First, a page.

The Business of Pediatric Plastic Surgery: An Institutional Perspective of Pediatric Plastic Surgery Divisions in the United States
Joseph Mocharnuk*, Elizabeth A. Moroni, Joseph Losee
Plastic Surgery, University of Pittsburgh, Pittsburgh, PA
Craniofacial and pediatric plastic surgeons offer unique services that contribute value to their respective institutions in the areas of patient care, medical education, and research. Often these values are not adequately reflected in billing and reimbursement. The goal of this survey study was to evaluate billing, collection, and compensation patterns in U.S. pediatric plastic surgery divisions and to identify and offer potential solutions to reimbursement challenges.
A survey was distributed via Qualtrics to 36 U.S. pediatric plastic surgery divisions. Requested information included faculty salaries, compensation models, RVUs, surgeon demographics, training background, and distribution of clinical and other professional responsibilities. The collected data was anonymized and analyzed using RStudio (Version 1.3.1093).
Twenty-two programs responded with complete data. Complete responses were evenly distributed across geographical regions. Most responding institutions were academic teaching hospitals (86.3%), representing a total of 84 pediatric (or partially pediatric) plastic surgeons.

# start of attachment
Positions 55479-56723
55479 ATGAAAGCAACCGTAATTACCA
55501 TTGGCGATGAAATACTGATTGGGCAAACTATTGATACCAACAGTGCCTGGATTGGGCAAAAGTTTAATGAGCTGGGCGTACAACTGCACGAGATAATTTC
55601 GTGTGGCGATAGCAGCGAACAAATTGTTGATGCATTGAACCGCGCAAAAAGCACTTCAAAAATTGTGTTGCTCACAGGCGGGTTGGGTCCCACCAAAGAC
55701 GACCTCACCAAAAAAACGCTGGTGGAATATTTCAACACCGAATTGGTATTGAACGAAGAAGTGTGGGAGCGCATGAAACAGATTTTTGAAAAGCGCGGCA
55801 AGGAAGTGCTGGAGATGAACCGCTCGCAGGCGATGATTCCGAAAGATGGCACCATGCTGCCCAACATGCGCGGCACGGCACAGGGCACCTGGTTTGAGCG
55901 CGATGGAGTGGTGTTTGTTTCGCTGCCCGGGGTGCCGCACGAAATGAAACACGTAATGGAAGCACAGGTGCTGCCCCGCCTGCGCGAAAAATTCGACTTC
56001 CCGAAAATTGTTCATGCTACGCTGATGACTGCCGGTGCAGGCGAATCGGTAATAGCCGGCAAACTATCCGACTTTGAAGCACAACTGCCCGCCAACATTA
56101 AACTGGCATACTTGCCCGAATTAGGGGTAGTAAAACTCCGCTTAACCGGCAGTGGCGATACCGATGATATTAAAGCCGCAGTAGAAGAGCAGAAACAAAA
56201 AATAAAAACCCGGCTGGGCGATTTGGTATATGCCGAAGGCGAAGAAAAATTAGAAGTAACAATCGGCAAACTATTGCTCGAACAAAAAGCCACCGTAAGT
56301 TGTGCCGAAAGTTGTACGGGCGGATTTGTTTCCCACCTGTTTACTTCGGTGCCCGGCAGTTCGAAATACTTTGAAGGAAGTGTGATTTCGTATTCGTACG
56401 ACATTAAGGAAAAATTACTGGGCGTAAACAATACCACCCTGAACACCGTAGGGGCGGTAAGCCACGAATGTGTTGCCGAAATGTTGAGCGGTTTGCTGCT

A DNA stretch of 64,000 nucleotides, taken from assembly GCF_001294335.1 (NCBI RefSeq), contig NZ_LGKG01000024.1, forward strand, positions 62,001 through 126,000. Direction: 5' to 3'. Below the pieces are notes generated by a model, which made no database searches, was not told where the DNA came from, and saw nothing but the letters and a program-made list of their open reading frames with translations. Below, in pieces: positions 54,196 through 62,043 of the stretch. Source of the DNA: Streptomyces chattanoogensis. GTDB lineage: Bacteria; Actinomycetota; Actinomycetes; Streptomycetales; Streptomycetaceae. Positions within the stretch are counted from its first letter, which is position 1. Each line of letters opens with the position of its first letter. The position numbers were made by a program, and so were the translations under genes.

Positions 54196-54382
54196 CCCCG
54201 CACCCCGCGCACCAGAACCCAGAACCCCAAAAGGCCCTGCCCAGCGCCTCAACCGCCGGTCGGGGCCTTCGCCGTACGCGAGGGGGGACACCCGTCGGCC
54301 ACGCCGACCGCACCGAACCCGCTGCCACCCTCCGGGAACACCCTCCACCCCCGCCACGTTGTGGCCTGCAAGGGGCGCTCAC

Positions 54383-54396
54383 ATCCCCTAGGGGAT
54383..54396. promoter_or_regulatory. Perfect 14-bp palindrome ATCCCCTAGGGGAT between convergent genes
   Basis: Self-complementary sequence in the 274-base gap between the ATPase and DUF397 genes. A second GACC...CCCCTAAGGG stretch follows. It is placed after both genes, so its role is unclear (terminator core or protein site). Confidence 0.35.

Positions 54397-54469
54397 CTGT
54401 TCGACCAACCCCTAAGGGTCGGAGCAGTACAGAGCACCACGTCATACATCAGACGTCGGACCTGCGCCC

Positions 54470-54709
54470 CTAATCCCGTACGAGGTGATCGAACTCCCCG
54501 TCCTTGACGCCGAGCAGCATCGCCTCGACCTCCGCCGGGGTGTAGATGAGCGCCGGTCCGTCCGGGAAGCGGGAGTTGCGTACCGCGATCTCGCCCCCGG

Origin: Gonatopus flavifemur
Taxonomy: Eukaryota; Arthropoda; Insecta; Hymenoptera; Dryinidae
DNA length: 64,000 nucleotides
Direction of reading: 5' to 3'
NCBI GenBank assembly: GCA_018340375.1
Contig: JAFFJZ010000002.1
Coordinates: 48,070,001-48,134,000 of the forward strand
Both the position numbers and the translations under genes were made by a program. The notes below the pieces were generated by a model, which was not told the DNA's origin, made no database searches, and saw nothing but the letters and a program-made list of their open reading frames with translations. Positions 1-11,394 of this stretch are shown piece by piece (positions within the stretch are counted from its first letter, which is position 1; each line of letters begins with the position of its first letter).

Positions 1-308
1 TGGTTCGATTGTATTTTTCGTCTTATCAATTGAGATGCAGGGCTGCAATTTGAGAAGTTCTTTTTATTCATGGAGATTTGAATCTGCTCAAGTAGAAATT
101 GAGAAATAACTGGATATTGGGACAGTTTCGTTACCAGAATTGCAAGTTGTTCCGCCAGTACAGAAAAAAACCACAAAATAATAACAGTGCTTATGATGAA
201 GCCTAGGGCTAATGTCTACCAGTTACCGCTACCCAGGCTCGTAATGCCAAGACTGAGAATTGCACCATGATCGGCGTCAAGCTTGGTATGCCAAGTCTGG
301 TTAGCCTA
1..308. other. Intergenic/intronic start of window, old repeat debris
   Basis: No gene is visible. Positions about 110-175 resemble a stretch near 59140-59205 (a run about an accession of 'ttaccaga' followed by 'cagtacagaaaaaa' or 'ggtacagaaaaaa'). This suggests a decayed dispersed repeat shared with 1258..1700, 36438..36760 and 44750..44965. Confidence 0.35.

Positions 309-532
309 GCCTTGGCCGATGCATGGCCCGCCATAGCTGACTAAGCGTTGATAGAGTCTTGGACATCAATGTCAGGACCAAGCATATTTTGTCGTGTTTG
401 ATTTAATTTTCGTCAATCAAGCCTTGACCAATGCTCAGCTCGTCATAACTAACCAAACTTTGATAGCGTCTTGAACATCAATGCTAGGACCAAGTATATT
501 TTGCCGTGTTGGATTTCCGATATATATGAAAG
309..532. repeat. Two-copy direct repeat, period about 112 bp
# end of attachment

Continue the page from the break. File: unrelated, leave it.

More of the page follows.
The average reported starting salary for a fellowship-trained pediatric plastic surgeon was $385,476 (SD: $74,915, Range: $175,000-$500,000) and $339,923.00 (SD: $67,670, Range: $150,000-$400,000) for a non-fellowship-trained pediatric plastic surgeon, with no significant difference between the two groups (p-value = 0.07805). Across institutions, the average estimated starting wRVU benchmark for a full-time (1.0 FTE) clinical faculty member was 5,551 (SD: 1,707, Range: 2,250-8,272). When asked what would be an equitable and realistic wRVU benchmark for a full-time pediatric/craniofacial surgeon, the average response was 5,847 (SD: 853, Range: 4,250-7,309).
Our study provides baseline measures and standards for compensation and wRVUs in pediatric plastic surgery. Concurrent analyses focused on surgeon-specific data and aimed at devising robust predictive models for compensation based on clinical and administrative responsibilities are underway.
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